Those weren't the only missed opportunities. Only the ones in the final 20 seconds.
With 2:42 remaining and Pitt down by five, Nasir Robinson was fouled intentionally by Gorgui Dieng. But Robinson missed both free throws and then the Panthers failed to score on the possession. What could have been a four- or five-point possession produced nothing.
"I felt confident," Robinson said. "I just came up short."
Pitt had a 30-25 lead in the early minutes of the second half before Louisville went on a 15-4 run to take control midway through the half. In that time Pitt went almost six minutes without making a field goal.
Russ Smith did most of the damage for the Cardinals, scoring 11 consecutive points in a five-minute stretch. His 3-pointer with 9:20 remaining gave the Cardinals a 44-40 lead. A short time later, Kyle Kuric made a layup, and after the play Pitt's bench was called for a technical foul.
Kuric made one of two free throws for a 47-40 lead.
"We felt it was a game we should have won," Dixon said. "It just got away from us. We battled through a lot of things. We were down, we had foul trouble. We came back and had an opportunity at the end. We're disappointed in the loss."
Louisville coach Rick Pitino concentrated his efforts on shutting down Woodall and Gibbs -- Pitt's top two scorers -- and his players came through with a great defensive effort. Gibbs and Woodall each had four points.
Woodall was 2 for 10 from the field and had six of the team's 19 turnovers. Gibbs 2 for 5 and committed two turnovers.
"We were going to stop those two guys," Pitino said. "This team is going through a tough season. It's been a difficult time for them. Sometimes, it's unexplainable. These types of things happen to all of us throughout our careers. You get on a run, and all of a sudden you get in a rut and you can't get out of that rut. It happens to all of us in basketball."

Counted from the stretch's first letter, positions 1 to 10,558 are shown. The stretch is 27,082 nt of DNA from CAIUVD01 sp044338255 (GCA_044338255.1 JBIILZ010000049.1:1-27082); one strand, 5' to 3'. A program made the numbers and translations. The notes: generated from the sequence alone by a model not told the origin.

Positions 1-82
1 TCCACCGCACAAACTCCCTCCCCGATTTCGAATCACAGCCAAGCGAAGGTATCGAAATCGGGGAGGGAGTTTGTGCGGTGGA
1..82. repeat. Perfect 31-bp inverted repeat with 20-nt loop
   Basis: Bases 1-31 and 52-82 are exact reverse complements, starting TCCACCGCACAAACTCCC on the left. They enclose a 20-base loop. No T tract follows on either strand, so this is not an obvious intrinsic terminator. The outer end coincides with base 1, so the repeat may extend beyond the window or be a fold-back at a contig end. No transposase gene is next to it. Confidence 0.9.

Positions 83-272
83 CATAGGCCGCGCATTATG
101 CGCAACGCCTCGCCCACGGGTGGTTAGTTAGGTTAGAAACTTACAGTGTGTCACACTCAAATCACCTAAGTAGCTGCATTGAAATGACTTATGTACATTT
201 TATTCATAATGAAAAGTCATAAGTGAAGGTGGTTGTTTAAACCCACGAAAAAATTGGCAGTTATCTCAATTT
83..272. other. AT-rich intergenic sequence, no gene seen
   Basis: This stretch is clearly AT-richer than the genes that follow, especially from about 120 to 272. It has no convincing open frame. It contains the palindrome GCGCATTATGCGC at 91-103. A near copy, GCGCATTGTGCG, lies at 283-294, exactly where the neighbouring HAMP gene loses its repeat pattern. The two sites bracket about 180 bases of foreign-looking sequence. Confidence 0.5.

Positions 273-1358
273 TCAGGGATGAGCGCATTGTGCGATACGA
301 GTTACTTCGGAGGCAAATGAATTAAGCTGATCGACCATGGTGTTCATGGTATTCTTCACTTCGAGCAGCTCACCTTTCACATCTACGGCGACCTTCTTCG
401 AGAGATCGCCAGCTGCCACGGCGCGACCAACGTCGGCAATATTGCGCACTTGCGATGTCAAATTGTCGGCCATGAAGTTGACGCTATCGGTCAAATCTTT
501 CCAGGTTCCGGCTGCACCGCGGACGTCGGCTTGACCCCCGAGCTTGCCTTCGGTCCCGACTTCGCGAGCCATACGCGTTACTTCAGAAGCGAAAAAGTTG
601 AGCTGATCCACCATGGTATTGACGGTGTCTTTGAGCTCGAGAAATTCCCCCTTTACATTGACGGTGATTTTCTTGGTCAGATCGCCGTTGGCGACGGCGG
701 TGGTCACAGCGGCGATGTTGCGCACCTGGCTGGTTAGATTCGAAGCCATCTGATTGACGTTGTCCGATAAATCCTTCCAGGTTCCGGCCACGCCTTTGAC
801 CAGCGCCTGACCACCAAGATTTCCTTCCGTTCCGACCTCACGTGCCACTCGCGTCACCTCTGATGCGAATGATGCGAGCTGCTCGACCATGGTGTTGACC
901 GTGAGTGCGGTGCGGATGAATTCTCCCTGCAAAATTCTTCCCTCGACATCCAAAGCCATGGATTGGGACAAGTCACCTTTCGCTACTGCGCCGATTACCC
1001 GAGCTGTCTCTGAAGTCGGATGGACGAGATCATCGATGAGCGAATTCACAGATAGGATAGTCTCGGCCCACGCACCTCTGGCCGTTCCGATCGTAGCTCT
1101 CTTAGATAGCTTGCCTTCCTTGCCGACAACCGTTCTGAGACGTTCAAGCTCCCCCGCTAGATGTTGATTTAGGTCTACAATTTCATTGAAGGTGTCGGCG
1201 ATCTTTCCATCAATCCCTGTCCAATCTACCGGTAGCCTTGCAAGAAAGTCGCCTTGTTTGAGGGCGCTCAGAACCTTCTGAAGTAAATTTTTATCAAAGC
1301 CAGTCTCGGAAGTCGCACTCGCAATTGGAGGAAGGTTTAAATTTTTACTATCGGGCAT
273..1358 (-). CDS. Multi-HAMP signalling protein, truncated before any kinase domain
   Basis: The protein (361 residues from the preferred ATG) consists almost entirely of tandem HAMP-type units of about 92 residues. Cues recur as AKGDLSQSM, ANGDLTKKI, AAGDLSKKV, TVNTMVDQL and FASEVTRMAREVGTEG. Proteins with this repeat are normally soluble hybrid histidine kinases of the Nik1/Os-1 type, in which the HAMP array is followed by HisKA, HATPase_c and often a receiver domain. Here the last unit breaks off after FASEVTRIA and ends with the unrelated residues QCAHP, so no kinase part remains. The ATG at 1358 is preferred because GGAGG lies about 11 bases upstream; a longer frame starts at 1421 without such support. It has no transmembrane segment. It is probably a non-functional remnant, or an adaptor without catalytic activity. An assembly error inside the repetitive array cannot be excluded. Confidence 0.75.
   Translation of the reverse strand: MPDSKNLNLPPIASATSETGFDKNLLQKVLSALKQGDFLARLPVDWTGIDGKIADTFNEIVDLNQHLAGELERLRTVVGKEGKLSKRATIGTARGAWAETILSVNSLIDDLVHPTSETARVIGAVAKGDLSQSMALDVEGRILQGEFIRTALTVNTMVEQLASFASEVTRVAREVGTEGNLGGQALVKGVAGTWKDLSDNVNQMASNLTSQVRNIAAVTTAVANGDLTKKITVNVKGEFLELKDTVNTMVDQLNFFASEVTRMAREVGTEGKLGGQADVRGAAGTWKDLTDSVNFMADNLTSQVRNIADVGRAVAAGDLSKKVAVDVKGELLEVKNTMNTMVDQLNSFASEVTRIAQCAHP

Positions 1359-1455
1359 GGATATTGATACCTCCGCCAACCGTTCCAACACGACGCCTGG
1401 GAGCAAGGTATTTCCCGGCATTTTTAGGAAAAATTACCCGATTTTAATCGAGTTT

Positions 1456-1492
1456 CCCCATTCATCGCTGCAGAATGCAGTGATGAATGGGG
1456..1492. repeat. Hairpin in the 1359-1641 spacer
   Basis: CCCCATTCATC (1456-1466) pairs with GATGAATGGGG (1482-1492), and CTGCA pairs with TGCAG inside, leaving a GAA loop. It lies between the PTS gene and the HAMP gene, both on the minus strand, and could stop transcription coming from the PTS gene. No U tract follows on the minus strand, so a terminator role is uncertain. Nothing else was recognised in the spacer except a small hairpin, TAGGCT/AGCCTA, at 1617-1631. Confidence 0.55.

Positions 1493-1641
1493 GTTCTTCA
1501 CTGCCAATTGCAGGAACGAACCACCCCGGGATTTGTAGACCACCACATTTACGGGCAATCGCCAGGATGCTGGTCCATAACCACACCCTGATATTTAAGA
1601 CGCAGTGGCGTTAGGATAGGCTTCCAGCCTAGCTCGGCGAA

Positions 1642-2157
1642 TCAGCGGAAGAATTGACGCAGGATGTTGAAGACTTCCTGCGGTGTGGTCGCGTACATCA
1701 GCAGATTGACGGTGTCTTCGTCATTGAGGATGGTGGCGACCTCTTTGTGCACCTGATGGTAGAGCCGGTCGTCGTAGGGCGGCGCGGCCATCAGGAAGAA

Gibbs has been in a rut unlike any other in his career. He was held to single digits for the fourth time in the past five games, and he failed to make a 3-pointer for the third consecutive game.
Dixon said Gibbs is at fault for passing up too many open 3-pointers.
"We've gone through this before," Dixon said. "This isn't a short-term thing. He passes up open shots and shot-fakes and puts it down. We've been telling him to take the open 3. We've wanted him to take more 3s for a while now. This isn't just this year. This is something we've talked about often. I thought there were a couple [3-pointers] he passed up. It's something we're going to continue to work on."
NOTES -- Dixon changed his starting lineup by inserting Taylor in at center in place of Talib Zanna. Taylor responded with 11 points and five rebounds. ... It was the first time Taylor scored in double figures since scoring 14 in a Dec. 21 victory against Saint Francis of Loretto, Pa. ... The Panthers outrebounded the Cardinals, 38-25. ... The Panthers had 21 field goals to Louisville's 17, but the Cardinals outscored the Panthers, 18-11, from the free-throw line.
First Published February 27, 2012 12:00 am